Book Launch: The Beginning of Your Journey

Many self-published authors fail to understand the impact a book launch has on future sales. Some may not even know what a book launch is (insert gasp!). So let me rewind just a second. A book launch is perhaps the single most important event in the life of your work, a birthday if you will, a coming out party, where you announce to the beauty of your newborn. Please, do not publish a title without first planning a launch.

What do I need? Every book deserves a book launch (or three). This grand event is one of joy, excitement, and of course…sales. Those who have read Stress-free Marketing: Practical Advice for the Newly Published Author know that it takes approximately two months to plan an adequate launch. You need to reserve a venue, plan for light refreshments, speak to friends who take photos, and —don’t forget—make certain you have enough copies of your work on hand.

Imagine selling 250 copies of your title. That is what happened during my book launch.

Finding a Venue: Since I am a North Carolina native, and also lived in Tennessee for an extended period of time, and currently live in Georgia, my first title: In the Garden with Billy: Lessons About Life, Love & Tomatoes had three separate launches, one for each state. Find a venue that either compliments your character, or the theme of your book. Listen to your characters, they will tell you where to hold their birthday party.

Launching your book doesn’t have to be fancy.

Setting a Budget: Be realistic about sales and set a budget. Notice that the “sign” for the Billy launch is hand-made and attached to his truck. Refreshments were popcorn and lemonade, all perfect for a garden book launch.

Confused?: If all of this seems overwhelming, consider asking an independent bookseller for help. That being said, do not…repeat not contact them two weeks prior to the release demanding that they work with you. Business people need advance notice, and time to acquire your title. If you are self-published you will need to partner with the seller, not try to boss them around (trust me, that happens). Refer to Stress-free Marketing; Practical Advice for tips on how to approach booksellers, and also read these two post about approaching booksellers the wrong way, and approaching them the correct way.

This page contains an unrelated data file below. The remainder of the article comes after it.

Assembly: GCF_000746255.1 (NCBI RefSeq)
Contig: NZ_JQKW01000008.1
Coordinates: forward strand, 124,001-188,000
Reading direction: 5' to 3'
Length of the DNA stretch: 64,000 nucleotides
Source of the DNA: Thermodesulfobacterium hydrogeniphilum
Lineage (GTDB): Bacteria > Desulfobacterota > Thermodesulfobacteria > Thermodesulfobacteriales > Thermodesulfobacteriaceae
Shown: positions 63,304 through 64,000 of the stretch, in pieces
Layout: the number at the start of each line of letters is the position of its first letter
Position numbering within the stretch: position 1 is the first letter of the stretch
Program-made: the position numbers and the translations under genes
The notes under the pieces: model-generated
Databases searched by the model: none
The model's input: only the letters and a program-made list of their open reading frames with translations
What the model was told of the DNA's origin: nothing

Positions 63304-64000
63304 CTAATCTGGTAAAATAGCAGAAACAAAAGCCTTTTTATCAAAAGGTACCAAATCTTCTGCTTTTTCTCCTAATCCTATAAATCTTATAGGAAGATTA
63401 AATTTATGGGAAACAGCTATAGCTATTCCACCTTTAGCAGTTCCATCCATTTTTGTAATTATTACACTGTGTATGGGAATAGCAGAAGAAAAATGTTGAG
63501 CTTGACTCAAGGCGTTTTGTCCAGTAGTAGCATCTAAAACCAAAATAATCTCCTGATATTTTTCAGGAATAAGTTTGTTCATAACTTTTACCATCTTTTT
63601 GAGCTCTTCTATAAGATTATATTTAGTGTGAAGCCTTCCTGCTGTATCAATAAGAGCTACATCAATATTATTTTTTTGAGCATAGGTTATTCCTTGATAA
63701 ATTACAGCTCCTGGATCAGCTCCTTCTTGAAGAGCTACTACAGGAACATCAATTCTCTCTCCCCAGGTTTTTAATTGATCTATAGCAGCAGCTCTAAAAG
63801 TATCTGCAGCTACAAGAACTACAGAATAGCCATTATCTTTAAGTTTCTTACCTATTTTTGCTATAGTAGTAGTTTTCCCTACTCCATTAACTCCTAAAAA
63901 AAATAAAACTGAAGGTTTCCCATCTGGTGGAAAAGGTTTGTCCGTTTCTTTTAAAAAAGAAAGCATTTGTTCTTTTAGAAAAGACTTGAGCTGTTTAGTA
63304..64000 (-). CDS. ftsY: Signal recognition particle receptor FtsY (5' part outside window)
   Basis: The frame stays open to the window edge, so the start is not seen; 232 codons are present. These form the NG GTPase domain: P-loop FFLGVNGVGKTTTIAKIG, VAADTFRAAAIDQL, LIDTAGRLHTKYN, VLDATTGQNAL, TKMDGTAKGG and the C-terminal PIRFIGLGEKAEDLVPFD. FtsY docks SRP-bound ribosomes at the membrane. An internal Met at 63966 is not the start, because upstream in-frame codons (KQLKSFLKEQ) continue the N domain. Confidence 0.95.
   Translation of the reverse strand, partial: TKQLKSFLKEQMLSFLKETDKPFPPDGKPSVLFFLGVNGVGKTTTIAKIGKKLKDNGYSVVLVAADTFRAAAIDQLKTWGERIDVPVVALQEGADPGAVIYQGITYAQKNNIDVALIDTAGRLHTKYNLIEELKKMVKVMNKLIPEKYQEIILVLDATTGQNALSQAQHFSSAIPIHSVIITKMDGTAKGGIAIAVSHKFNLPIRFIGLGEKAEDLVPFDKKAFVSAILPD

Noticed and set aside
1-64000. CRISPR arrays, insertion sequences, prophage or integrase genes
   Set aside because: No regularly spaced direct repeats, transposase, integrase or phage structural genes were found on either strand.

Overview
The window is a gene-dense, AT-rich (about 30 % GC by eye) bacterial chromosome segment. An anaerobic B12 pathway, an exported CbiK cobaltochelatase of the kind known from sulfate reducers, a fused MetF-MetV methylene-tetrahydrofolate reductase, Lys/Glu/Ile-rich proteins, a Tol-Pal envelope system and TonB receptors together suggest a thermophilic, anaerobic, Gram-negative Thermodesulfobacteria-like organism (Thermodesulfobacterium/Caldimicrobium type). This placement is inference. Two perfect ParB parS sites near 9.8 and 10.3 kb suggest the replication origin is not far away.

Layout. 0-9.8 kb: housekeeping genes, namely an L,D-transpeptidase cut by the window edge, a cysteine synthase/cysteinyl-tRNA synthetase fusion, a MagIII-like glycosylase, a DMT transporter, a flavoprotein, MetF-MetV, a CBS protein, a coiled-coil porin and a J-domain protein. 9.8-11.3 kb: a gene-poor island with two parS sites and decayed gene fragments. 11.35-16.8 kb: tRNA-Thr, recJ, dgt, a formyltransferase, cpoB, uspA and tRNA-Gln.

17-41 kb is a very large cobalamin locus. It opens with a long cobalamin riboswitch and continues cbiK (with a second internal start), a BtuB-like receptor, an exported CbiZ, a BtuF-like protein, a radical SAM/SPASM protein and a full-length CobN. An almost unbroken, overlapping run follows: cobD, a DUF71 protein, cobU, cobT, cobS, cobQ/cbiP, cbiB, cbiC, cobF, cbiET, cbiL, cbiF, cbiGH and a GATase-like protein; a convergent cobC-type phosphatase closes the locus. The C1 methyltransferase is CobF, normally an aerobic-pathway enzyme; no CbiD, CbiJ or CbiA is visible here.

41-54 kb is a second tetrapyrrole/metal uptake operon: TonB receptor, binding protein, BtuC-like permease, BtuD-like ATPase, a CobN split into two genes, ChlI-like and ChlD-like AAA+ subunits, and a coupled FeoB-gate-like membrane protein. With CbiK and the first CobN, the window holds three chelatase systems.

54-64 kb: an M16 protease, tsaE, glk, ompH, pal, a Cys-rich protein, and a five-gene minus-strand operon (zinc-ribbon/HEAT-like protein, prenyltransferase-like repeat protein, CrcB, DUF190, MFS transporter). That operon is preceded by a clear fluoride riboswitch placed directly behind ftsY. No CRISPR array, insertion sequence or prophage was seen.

Invitations: Mail post-card size invitations to the list of contacts you have acquired. Include a link to your website, and these important words, copies of the book will be available for purchase.

Standing room only and sell out book launches can happen. I’m living proof.

 Don’t forget: On the day of the event, don’t forget to have change for those who will pay with cash and a way of taking credit card payments unless you have specified on the invitation that payment will be accepted by cash or check.

These are just a few of the things one needs to have a successful launch. Once the day has ended you will also need to use the photos taken at the event to generate publicity to keep the momentum and excitement about your book progressing.

Keep writing dear ones.

Renea Winchester is an award-winning author who is currently working on her third book. When she isn’t writing she volunteers at the local library. Visit her at www.reneawinchester. Or Twitter at: Reneawinchester

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Welcome to those New to Facebook Timeline